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Author Topic: PASSING OF JACK HOWARD  (Read 6724 times)

Online Bill Turner

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Re: PASSING OF JACK HOWARD
« Reply #20 on: November 02, 2005, 05:43:00 PM »
My prayers and those of Danny Long (Ric O'Shay) go out to the family and friends of this fine man. As Jack said, "He will be sorely missed".

Offline Lambow

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Re: PASSING OF JACK HOWARD
« Reply #21 on: November 02, 2005, 06:02:00 PM »
I am thankful to have known Jack Howard in the short time that i did. He ranks right up there with the all time great's of this sport that we love.
It saddens me to have heard this news.
We will miss his contributions to this site, and for bowhunting in general.

Offline W. H. Bill Fuller

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Re: PASSING OF JACK HOWARD
« Reply #22 on: November 02, 2005, 07:05:00 PM »
My heart is heavy.  I'd ask all you guys and gals to shoot some arrows in memory of Jack.
Bow shootin' 51 years & still counting.
MT Bowhunters Assoc. Life Member

Offline olFatGuy KenWood

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Re: PASSING OF JACK HOWARD
« Reply #23 on: November 02, 2005, 07:11:00 PM »
Prayers sent to the Mrs.  It sucks that some of the best go Dang early.  

KenWood
KenWood

Offline frankwright

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Re: PASSING OF JACK HOWARD
« Reply #24 on: November 02, 2005, 08:43:00 PM »
Another legend Passes! Condolences to his family.

Offline Charlie Lamb

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Re: PASSING OF JACK HOWARD
« Reply #25 on: November 03, 2005, 08:53:00 AM »
I'm saddened by the loss of Jack Howard. As a hunter and bowyer, he was and has remained one of my heroes since my boyhood.
But I choose not to mourn his passing. Instead I choose to celebrate his life and what it has meant to me.

As a boy I read countless articles about Jack in the archery periodicals of the time. Archery World, Bow and Arrow Magazine, Archery and later, even Bowhunter Magazine told of his adventures.

Jack was first and foremost a hunter. In his youth he was known to have jumped on the back of a mule deer and killed it with a knife.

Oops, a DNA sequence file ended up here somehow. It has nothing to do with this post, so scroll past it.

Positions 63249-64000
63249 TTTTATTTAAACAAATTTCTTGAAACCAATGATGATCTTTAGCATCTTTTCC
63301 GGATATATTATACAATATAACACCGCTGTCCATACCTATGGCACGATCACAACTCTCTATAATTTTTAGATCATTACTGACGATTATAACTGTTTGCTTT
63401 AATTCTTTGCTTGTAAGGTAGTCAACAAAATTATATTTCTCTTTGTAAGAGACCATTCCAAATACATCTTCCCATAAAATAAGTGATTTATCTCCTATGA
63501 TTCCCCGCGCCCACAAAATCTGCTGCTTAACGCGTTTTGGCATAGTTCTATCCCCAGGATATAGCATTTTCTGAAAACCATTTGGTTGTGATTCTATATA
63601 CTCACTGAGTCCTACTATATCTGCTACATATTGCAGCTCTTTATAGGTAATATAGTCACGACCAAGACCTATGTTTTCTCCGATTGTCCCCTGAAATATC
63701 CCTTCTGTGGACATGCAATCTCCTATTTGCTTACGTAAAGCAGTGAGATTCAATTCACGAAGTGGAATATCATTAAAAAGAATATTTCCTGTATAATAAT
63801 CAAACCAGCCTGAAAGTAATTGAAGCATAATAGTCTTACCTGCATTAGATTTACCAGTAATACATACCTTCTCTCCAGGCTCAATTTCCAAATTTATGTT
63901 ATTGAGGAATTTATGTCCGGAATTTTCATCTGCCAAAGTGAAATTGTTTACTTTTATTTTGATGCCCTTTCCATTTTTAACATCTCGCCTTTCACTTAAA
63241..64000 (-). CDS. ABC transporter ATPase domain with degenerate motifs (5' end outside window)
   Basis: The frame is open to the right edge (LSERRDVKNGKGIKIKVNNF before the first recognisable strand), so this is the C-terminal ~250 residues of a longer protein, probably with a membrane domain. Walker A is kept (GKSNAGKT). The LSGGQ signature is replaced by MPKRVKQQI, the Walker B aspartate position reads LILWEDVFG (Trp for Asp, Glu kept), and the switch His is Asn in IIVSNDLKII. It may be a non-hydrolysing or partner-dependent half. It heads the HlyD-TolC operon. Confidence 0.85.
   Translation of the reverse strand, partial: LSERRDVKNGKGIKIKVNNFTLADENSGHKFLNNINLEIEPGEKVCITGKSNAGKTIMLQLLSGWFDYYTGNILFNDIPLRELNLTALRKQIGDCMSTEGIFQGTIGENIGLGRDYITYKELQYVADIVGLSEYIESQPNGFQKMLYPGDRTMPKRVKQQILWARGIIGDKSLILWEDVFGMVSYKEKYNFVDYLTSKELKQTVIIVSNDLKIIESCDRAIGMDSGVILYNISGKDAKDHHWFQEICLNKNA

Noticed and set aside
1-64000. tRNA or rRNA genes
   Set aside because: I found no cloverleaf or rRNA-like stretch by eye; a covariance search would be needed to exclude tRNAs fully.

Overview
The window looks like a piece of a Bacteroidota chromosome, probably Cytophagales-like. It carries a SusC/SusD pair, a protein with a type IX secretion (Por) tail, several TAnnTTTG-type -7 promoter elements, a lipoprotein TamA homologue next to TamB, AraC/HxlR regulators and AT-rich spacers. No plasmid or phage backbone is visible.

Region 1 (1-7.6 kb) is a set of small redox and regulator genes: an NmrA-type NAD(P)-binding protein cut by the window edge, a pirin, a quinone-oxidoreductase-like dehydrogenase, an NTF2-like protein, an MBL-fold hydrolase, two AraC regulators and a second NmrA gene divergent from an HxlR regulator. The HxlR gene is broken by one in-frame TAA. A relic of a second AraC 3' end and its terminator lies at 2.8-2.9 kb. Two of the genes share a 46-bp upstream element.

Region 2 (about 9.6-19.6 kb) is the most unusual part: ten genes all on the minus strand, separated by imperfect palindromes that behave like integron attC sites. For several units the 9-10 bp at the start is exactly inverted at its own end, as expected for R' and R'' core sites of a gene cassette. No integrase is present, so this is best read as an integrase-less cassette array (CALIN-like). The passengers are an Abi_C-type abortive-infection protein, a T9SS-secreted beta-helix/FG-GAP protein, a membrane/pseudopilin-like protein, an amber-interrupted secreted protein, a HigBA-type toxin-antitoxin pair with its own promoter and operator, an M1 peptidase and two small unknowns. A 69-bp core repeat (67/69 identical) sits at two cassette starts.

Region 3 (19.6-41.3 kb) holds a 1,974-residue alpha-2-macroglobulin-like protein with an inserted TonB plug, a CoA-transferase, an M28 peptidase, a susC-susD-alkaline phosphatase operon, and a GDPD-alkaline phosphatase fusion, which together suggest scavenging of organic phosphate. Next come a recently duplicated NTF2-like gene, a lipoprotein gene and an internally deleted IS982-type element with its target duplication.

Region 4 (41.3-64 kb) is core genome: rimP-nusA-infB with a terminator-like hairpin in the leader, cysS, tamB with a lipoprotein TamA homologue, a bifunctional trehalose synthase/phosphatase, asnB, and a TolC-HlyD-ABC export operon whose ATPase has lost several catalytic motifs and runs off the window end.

Jim Dougherty, who shot Jack's bows to very good effect in the sixties and was a friend of Jack said something to the effect of... "Jack Howard shoots game with the cool detachment of a machine".  High praise from a man who would make his life shooting game with bow and arrow.

I doubt there was a high profile bowhunter out there during the 50', 60's, and 70's who didn't admire and respect what Jack Howard consistently did in the game fields with his hand crafted bow and arrows. You'd have had to be the village idiot to not know Jack was at the top of the heap when it came to hunting.

In a time when little was known about realistic bugles and cow elk calls, Jack brought in huge bull elk.

Very few bowhunters of his period made a habit of hunting elk with a bow let alone hunting specific animals.

Jack expected a lot out of himself, his hunting companions and his equiptment.

He'd often go off into the wilderness of our western mountains alone with minimal camp equiptment.  (a run down of his gear for a 5 day stay was printed in the old Kittredge Bow Hut catalog.  If I remember right, the whole kit didn't weigh over 15 pounds... most of us carry more than that when we go to our deer stands!

Jack would have scouted his quarry in advance and taking advantage of his light camp and good optics he'd watch (sometimes for days) to find the very best approach or set up to shoot a particular animal. Only when he was sure did he move in for the kill.